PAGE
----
If you long for the glamour and kitch that is Bollywood and a taste of India at a knock-down price, then the One Stop Thali café in Bristol is for you. We visited the café this week with some guests we had staying from Hospitality Club and I took the opportunity to try out a place I’d heard much about but not quite got round to visiting. One of the benefits of being a Hospitality Club guest is to be taken to the places that locals go, that you probably wouldn’t find as a visitor, and the One Stop Thali café was a good example of this.
Our guests, Sedef and Valentin had come from London, and were going on to see something of Bath and Cardiff too. Sedef is Turkish and left her home on the Black Sea a few years ago to teach English in France, and then moved to London for her Masters in English Language teaching. When I told Sedef that it often rained in Bristol, being on the west coast, she told me that it also rains a lot in her home town of Trabzon, and the area is so green that she grew up believing that the earth must be green rather than brown. Valentin was born in Russia, but moved to France as a child and was brought up near the border with Luxembourg. Coming from the multi-lingual, multi-cultural melting pot that is London, they were amazed to find themselves on a local bus where they heard only English being spoken.
The One Stop Thali café is very popular locally and on a cold Tuesday in January it was packed, but luckily I’d reserved a table. The cafe describes its decor as kitch yet classy, with ruby red walls, fairy lights and Bollywood memorabilia everywhere. It also does a take-away with a difference for locals who are a member of the Tiffin Club. Equiped with their stack of stainless steel tins, we noticed a steady stream of customers coming to get their Thali to take away – it’s an eco-friendly idea that cuts down on the take-away packaging.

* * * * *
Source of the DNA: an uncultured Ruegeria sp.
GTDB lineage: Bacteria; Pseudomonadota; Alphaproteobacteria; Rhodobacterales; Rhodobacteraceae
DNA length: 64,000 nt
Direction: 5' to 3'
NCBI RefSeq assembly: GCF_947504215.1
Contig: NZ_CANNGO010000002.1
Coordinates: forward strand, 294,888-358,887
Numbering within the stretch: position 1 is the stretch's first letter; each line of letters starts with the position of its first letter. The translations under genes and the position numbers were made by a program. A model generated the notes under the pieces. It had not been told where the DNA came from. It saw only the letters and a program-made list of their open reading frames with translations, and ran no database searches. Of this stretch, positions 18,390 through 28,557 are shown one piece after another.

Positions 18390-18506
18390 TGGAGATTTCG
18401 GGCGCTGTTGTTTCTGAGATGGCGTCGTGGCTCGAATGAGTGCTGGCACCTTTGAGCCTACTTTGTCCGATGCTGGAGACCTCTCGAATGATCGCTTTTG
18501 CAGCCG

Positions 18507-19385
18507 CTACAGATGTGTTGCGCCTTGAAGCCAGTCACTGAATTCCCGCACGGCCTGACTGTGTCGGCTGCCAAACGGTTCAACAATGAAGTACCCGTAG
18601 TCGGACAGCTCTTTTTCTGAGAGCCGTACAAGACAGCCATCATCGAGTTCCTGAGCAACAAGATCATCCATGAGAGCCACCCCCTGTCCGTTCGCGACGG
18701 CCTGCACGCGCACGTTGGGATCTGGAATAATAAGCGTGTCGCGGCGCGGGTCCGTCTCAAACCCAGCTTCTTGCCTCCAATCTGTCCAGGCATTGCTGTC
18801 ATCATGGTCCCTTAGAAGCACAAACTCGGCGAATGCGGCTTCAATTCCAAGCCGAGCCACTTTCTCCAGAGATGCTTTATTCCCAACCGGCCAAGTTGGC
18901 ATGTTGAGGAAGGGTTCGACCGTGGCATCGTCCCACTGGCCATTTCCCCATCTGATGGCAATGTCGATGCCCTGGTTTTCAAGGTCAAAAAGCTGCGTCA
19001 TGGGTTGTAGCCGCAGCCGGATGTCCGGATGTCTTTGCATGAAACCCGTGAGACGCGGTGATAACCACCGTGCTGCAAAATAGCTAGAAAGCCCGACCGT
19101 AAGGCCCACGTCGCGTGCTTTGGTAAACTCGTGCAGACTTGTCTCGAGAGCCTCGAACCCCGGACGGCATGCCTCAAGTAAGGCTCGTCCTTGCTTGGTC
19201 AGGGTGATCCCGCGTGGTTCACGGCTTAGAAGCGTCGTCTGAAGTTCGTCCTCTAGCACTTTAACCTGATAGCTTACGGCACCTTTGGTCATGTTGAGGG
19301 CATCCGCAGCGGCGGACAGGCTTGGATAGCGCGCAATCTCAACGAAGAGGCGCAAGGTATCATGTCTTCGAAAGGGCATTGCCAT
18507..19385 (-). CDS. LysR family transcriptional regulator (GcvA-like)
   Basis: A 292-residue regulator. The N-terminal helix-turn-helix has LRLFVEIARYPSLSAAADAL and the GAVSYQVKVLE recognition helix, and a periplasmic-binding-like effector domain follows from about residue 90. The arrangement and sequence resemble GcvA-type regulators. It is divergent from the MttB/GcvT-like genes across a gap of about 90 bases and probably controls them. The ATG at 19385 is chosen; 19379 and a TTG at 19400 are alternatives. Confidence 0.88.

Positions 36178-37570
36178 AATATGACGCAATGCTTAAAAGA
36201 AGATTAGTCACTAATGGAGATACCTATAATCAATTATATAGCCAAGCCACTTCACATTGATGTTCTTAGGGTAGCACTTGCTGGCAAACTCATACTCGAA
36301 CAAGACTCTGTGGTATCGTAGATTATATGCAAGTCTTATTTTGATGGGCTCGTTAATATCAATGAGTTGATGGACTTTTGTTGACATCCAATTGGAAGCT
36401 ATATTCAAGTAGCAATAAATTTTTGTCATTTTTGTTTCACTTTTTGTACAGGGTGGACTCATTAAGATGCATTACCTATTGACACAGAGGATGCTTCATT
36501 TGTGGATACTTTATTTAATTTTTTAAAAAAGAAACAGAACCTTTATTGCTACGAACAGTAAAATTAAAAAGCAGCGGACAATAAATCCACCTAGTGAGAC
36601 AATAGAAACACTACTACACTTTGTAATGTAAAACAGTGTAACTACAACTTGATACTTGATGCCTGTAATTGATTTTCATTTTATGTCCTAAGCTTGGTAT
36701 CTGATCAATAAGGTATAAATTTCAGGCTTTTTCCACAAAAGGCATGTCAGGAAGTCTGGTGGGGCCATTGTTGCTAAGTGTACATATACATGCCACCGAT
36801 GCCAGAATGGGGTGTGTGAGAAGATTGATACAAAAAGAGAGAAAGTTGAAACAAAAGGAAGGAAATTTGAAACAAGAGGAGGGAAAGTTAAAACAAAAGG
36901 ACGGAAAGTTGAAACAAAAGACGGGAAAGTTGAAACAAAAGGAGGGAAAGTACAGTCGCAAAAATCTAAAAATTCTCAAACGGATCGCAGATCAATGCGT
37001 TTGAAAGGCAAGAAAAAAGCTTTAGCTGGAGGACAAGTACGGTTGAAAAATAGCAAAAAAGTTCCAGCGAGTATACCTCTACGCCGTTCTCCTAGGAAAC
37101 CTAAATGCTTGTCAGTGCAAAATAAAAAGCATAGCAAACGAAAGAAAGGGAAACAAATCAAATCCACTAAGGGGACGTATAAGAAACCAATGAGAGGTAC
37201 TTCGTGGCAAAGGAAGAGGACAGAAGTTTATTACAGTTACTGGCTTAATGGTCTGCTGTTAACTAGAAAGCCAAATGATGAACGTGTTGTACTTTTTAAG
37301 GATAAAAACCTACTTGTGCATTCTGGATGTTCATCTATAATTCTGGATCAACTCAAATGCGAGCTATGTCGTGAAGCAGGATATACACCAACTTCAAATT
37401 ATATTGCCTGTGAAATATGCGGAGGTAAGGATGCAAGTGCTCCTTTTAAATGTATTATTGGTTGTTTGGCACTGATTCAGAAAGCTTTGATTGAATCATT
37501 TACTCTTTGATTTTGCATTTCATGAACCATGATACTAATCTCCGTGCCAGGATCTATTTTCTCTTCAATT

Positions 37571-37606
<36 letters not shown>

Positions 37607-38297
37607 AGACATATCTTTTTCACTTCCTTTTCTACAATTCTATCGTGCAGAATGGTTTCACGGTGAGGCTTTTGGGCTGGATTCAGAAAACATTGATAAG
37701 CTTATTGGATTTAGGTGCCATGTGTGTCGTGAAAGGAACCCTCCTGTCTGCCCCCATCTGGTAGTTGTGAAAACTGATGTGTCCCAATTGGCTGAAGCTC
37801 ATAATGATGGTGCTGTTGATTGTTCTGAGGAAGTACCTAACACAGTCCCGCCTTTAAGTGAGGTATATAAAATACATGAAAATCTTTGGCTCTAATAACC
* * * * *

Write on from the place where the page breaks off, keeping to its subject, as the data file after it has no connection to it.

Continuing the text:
It’s not the sort of place you have to spend hours deliberating over the menu either, as apart from a few starters and puddings, there are only two choices – a North Indian Thali or a Southern Indian Thali. In case you weren’t aware, a Thali is just a selection of different curries, daal, and vegetable dishes served with rice and chutneys, on a stainless steel plate. I love to try a selection of tastes in a meal as it avoids me eyeing up my neighbour’s choice and wishing that I’d had that instead. They were all delicious, with that home-cooked taste and none of those tasteless chicken cubes in a gloopy sauce that you sometimes find in Indian take-aways. To finish I had a Kulfi – an Indian ice cream served on a stick like a lollipop, in pistachio flavour. The Chai was good too, boiled up into a milky brew with warming ginger and cloves.
Best of all, the prices are a bargain – a plate of Thali was only £6.95, and even with beers and puddings, we paid around £12.50 a head. Just the thing to meet the January challenge of frugality and healthy, warming food.
One stop Thali Café, 12 York Rd, Montpelier, Bristol, BS9 5QE Tel 0117 942 6687